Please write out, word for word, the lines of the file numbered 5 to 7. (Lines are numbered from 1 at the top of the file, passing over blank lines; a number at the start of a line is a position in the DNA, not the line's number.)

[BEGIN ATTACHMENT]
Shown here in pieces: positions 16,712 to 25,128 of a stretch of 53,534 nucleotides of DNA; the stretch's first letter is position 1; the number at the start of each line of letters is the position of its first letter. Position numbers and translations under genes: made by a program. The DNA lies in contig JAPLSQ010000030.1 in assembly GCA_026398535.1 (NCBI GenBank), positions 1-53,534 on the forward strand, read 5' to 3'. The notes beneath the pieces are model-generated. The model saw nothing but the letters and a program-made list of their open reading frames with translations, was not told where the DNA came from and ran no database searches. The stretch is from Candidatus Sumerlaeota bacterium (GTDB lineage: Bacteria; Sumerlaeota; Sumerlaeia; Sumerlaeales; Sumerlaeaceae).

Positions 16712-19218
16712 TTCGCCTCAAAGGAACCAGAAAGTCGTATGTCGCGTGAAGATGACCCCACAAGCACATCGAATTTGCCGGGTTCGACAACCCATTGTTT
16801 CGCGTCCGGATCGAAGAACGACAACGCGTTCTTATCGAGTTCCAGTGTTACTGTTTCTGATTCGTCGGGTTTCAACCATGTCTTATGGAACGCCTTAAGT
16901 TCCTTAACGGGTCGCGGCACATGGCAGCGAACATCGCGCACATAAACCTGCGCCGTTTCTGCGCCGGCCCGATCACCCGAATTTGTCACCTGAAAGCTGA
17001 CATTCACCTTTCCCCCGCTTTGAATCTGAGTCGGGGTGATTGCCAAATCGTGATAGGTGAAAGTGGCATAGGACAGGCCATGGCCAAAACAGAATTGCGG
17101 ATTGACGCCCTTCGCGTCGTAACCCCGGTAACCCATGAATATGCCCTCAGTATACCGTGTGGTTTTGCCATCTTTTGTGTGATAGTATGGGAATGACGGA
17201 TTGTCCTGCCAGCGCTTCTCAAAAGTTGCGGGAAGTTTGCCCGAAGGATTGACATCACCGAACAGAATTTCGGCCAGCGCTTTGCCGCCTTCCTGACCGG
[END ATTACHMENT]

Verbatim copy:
16901 TCCTTAACGGGTCGCGGCACATGGCAGCGAACATCGCGCACATAAACCTGCGCCGTTTCTGCGCCGGCCCGATCACCCGAATTTGTCACCTGAAAGCTGA
17001 CATTCACCTTTCCCCCGCTTTGAATCTGAGTCGGGGTGATTGCCAAATCGTGATAGGTGAAAGTGGCATAGGACAGGCCATGGCCAAAACAGAATTGCGG
17101 ATTGACGCCCTTCGCGTCGTAACCCCGGTAACCCATGAATATGCCCTCAGTATACCGTGTGGTTTTGCCATCTTTTGTGTGATAGTATGGGAATGACGGA